Los Angeles district attorney Jackie Lacey announced that Mr Weinstein had been charged with raping a woman and sexually assaulting another woman over a two-day period in February 2013.
He has been charged with forcible rape, forcible oral copulation, sexual penetration by use of force and sexual battery by restraint.
The two latest charges in California were among allegations from eight woman who accused Mr Weinstein of assaulting them, according to Ms Lacey. Three cases fell beyond the statute of limitations, but police are determining whether to file charges in the other three cases.
The announcement came as jury selection got under way for a trial that is expected to grab international attention over the next two months. In that case, he is accused of assaulting two women in New York in 2006 and 2013. Victims in the two Los Angeles cases are not among the dozens of women who have publicly accused the former producer of assault, although one victim is expected to testify in New York, according to Ms Lacey.
In a statement, Ms Lacey said: “We believe the evidence will show that the defendant used his power and influence to gain access to his victims and then commit violent crimes against them. I want to commend the victims who have come forward and bravely recounted what happened to them. It is my hope that all victims of sexual violence find strength and healing as they move forward.”
According to prosecutors, Mr Weinstein allegedly forced his way into the hotel room of one of the two women and raped her on 18 February 2013.
The following day, he allegedly sexually assaulted another woman in a Beverly Hills hotel suite.
If convicted, he faces up to 28 years in prison.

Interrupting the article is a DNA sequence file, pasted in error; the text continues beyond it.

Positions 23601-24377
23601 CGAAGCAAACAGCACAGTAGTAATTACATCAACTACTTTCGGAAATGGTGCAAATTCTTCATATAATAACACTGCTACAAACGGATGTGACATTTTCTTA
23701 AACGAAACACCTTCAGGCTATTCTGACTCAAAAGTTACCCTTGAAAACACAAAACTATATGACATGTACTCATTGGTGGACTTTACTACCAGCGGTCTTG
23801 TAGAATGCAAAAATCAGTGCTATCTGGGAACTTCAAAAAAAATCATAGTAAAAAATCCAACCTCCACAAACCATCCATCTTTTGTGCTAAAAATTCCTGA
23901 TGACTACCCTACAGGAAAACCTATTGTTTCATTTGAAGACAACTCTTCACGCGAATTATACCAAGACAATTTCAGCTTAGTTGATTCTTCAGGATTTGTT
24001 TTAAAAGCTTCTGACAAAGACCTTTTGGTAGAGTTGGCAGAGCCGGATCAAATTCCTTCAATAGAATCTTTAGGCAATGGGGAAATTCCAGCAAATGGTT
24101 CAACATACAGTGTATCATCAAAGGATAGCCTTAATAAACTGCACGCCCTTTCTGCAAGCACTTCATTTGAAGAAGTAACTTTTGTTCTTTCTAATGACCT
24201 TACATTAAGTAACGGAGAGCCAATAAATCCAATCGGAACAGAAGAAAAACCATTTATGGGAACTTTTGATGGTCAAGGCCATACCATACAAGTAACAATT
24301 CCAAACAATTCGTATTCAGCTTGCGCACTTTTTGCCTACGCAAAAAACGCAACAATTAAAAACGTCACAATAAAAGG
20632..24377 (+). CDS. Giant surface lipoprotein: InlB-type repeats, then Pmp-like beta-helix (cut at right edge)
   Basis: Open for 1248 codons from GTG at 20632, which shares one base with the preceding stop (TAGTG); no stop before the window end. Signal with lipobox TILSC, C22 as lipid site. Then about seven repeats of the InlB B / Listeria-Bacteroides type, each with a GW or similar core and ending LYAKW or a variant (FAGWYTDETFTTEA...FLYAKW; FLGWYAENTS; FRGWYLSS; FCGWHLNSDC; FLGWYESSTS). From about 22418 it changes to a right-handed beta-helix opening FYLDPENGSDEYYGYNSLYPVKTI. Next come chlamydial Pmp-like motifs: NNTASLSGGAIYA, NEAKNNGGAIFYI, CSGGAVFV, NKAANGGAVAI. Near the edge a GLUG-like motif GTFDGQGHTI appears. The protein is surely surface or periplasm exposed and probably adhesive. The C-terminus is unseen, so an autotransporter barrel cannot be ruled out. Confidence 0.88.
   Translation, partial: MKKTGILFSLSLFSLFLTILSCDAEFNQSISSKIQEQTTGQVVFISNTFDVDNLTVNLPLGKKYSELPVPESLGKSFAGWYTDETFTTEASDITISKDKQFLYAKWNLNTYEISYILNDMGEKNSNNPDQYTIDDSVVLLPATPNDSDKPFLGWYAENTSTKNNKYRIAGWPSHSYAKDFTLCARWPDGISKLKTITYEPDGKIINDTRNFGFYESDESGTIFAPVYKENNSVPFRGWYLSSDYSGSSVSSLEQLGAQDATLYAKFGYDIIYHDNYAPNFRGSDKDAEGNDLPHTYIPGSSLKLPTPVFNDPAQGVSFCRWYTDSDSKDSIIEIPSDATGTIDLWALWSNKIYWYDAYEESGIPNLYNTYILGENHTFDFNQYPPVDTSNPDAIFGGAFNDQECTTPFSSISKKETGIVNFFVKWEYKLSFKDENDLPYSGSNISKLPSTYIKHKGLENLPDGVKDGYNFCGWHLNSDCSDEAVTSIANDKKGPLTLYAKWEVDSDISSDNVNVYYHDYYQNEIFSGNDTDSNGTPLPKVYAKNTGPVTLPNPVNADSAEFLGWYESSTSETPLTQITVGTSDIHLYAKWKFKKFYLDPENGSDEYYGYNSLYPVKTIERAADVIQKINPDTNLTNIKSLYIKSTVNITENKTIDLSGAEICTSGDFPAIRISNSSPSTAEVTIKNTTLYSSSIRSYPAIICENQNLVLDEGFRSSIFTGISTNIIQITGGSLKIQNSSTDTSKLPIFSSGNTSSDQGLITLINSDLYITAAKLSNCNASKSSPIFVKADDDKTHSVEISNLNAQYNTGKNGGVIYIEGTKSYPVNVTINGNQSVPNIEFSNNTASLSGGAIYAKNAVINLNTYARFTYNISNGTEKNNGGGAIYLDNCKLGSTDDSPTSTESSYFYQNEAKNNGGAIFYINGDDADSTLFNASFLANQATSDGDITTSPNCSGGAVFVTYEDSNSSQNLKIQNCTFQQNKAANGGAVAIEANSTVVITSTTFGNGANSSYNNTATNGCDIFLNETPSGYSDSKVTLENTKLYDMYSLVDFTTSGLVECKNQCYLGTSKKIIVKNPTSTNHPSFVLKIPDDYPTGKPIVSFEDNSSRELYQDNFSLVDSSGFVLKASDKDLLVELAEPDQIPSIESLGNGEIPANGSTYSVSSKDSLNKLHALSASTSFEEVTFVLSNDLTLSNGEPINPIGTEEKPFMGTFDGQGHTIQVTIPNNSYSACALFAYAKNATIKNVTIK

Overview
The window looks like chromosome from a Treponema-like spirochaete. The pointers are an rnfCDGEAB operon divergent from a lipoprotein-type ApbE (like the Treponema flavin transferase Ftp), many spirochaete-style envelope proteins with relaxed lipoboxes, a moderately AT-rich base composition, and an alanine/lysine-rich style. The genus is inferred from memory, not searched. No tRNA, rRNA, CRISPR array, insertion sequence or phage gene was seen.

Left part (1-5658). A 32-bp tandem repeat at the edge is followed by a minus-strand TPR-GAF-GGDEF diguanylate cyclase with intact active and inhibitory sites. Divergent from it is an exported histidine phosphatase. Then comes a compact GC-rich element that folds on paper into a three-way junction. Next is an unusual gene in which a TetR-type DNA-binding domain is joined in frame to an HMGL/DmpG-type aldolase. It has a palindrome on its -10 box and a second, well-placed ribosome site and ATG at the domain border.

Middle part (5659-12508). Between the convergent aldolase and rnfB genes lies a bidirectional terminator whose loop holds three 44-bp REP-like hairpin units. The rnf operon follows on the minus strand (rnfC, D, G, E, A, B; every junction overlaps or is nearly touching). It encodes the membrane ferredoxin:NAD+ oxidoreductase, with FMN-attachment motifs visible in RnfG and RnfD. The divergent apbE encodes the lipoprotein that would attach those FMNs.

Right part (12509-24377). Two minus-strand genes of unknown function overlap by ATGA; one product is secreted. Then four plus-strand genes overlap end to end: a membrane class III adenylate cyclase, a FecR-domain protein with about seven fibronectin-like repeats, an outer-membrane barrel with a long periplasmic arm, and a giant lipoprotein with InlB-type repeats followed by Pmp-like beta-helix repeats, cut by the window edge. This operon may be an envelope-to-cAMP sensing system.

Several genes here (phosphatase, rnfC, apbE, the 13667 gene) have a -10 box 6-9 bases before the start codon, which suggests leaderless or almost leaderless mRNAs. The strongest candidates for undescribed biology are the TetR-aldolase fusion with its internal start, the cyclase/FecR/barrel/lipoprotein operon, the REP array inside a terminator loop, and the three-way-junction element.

Mr Weinstein will be arraigned at a later date, which has not yet been scheduled, according to the district attorney’s office.
The indictment followed the explosive first day inside – and outside – a New York courtroom as it prepares for Mr Weinstein’s landmark trial.
New York criminal court judge James Burke denied a request from Mr Weinstein’s attorneys to sequester the jury for the duration of the hearings, where the former Hollywood mogul faces charges of first- and third-degree rape, criminal sex in the first degree, and two counts of predatory sexual assault, stemming from two incidents in 2006 and in 2013.
New York prosecutors also plan to submit seven of more than 70 photographs of Mr Weinstein as evidence, but Judge Burke will hold off on a decision until a later date while the court begins to select a jury this week.
Assistant district attorney Joan Illuzzi-Orbon said the photo evidence the office possesses is “very, very important” and recognised that the defendant is “particularly sensitive” about some of the exhibits.
She said the district attorney’s office does not intend to “ever, ever humiliate” the defendant.
The judge also denied prosecutors’ request to prevent Mr Weinstein’s legal team from speaking with or about witnesses and other women who have accused him of sexual assault and abuse.
Although he didn’t grant a gag order, Judge Burke reprimanded his attorneys to “leave the witnesses alone” outside the courtroom.
He told Mr Weinstein’s attorneys: “Excise the witnesses from your communications going forward ... It’s going to be hard enough to get a fair and impartial jury. None of this will help that.”
More than 80 women have come forward following several investigative reports detailing Mr Weinstein’s decades of alleged abuse.
Ms Illussi-Orbon said that “enough harm has been done to many of these witnesses” following media appearances and statements made by Mr Weinstein and his legal team, including remarks from defence attorney Donna Rotunno, who said that likely testimony from actress Annabella Sciorra, who accused Mr Weinstein of raping her in the early 1990s, was too “weak” to support prosecutors’ arguments.
That witness is expected to testify in the coming weeks.
Ms Illussi-Orbon criticised the defence’s “abominable” behaviour for discussing witnesses “in a humiliating and degrading way”.
Ms Rotunno said she didn’t do anything “improper” and was only representing her client. She said: “[Ms Illussi-Orbon] calls my client a predator and then has the nerve to say I cannot discuss the case.”
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